Do you have an exceptional tongue? Enjoy diving in small ponds in search of errant golf balls? Or perhaps you’ve been living on the fringes of the law as a computer hacker and are ready to come clean while still retaining your skills? If these and other oddball job descriptions strike a spark, you may be a perfect fit for one of the increasing number of surprisingly well-paying careers (would you believe $100k+ for an airplane repossessor?) now offered in today’s diverse job market.
The keys to finding such unusual jobs as a flavorist (see tongue above) a pet-sitter, or even a cotton-gin operator is to first discover your passion, and to then research ways to convert that passion into a career.
Each year, for example, the MacArthur Foundation awards $500,000 grants to upwards of thirty people engaged in a remarkably diverse number of professions. In 2010 this included the following individuals:
A Rhode Island stone carver/calligrapher who does all of his carvings by hand.
A Caltech professor who studies how jellyfish swim.
A Minnesota professor studies bee pathogens.
A talented violinist who teaches under-privileged children how to play string instruments
A Native American who is attempting to revive the Native American language of Wampanoag.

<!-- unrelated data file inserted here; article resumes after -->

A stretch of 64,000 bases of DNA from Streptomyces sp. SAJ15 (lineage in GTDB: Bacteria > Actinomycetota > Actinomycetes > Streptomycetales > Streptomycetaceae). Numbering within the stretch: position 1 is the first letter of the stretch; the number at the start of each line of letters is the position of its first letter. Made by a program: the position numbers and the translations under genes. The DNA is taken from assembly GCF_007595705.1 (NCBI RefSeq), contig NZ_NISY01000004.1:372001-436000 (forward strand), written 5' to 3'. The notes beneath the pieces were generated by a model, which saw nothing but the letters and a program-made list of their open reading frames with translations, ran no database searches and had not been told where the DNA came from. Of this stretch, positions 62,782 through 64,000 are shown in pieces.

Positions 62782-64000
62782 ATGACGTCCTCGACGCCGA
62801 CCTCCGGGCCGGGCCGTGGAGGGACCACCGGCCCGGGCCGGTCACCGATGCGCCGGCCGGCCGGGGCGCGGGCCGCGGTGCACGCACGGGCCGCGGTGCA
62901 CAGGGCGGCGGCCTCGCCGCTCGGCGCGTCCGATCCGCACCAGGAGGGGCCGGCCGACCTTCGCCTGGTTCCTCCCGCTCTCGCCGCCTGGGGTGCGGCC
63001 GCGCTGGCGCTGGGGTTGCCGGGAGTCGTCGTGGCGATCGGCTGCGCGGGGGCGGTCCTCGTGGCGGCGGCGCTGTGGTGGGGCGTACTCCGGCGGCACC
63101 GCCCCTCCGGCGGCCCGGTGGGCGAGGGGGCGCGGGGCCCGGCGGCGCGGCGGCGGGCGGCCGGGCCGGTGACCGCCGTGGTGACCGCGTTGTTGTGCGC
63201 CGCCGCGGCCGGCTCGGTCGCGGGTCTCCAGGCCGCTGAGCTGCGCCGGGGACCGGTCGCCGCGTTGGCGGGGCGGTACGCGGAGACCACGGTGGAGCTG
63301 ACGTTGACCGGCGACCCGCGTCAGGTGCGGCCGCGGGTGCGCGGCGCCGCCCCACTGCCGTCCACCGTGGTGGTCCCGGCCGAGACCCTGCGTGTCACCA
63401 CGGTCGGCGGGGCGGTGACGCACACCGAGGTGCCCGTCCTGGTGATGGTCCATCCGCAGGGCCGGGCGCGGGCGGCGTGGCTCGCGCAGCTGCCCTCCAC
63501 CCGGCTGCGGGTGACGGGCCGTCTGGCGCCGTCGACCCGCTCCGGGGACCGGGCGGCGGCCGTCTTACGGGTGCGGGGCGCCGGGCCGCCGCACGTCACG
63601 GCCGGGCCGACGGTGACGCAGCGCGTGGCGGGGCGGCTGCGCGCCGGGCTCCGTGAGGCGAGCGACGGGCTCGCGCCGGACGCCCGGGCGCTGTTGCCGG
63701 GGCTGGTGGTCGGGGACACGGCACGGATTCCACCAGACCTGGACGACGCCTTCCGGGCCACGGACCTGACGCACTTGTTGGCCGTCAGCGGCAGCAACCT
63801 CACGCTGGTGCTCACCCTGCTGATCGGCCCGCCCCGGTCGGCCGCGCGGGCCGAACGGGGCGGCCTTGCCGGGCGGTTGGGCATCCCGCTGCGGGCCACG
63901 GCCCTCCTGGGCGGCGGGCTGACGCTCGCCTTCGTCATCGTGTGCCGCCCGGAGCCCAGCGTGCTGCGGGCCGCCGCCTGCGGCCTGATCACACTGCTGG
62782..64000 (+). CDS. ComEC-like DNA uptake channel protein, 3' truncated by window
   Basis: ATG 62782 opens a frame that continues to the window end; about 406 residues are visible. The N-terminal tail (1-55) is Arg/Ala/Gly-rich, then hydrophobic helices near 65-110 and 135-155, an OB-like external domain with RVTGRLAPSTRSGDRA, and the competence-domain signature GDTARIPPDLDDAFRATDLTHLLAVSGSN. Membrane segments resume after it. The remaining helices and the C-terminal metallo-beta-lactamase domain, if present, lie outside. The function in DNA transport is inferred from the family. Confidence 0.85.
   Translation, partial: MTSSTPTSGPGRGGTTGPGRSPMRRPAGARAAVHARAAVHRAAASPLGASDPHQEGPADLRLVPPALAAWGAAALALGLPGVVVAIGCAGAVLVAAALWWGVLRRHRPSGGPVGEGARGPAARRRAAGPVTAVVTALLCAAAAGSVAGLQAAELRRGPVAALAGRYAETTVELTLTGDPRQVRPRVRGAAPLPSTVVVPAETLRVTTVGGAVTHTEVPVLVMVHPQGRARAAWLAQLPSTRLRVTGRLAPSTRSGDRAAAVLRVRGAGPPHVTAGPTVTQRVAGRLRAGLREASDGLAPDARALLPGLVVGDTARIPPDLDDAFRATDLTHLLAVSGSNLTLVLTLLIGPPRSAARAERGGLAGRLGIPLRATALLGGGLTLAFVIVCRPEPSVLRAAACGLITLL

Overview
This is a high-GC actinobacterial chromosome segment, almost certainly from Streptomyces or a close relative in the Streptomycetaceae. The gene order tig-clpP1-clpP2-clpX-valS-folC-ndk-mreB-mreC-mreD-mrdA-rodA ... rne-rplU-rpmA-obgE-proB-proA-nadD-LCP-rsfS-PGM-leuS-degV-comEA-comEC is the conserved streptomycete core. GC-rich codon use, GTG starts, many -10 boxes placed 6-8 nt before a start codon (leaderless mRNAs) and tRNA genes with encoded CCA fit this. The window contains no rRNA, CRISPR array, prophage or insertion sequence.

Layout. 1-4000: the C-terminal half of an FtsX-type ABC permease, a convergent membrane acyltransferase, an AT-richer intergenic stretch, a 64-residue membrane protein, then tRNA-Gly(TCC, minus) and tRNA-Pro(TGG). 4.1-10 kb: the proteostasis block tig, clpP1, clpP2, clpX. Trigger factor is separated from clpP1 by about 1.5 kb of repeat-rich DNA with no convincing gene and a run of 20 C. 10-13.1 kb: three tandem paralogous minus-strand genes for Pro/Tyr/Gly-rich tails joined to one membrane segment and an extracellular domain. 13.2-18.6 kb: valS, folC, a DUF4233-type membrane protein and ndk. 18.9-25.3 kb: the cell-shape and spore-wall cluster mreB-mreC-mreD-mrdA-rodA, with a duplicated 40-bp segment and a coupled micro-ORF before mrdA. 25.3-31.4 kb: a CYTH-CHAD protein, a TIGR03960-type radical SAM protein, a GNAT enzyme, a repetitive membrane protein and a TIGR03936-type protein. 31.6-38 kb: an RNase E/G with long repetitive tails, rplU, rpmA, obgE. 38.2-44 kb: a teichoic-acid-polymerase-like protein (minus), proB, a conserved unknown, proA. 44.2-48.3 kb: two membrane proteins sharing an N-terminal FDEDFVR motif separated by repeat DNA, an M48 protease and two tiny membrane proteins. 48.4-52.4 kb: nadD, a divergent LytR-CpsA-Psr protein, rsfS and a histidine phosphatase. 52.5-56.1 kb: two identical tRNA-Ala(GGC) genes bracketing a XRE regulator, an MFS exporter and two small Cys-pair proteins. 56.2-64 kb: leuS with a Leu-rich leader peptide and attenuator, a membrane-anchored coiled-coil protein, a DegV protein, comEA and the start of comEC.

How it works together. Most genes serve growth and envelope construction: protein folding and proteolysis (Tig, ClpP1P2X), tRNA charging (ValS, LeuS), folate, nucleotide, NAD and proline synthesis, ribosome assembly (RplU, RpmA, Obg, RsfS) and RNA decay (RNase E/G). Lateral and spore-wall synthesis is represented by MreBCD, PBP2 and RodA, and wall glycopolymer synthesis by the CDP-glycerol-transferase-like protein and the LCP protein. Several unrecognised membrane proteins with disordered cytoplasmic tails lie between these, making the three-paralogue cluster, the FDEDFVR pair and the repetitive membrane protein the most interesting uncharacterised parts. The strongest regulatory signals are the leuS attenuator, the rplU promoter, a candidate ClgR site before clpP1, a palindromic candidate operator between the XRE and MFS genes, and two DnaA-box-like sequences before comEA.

Within virtually every field of endeavor can be found one or more unique careers. Here’s a short sample of other unique jobs:
Retailers are relying more and more on customer feedback to determine store layouts, product mixes, etc. This can become a lucrative career for someone who has mastered the fine-art of shopping.
Carbon Management Consultant
With increasing emphasis being placed on carbon-neutral or carbon friendly industry, this is considered one of the fastest-growing career paths both now and in the future.
Although it sounds like an oxymoron, companies have a huge need to have their internal systems tested for security. Think of it as a way to use your computer skills for something besides changing your grade in that college science class you never quite made it to.
For some, this is the job of their dreams. Generally working with a sizable budget, you get to buy all sorts of great clothes and toys, while getting paid to do it.
Food companies invest enormous amounts of capital in creating and producing new food products. But if they don’t taste good to customers, all that effort goes to waste. Flavorists get paid to taste and evaluate new products Getting paid to eat? Might want to ask if the position includes a personal trainer.
Additional jobs include such unique titles as forensic dentistry, drug testing, being a futurist (predicting future trends), a Christmas tree contractor, or crash-test dummy (just kidding on the last one).
These and thousands of other unique jobs are being filled right now; difficult economy notwithstanding. Start with a web search using key words for your dream job. You just never know when the next golf ball diver job will come up at the local country club.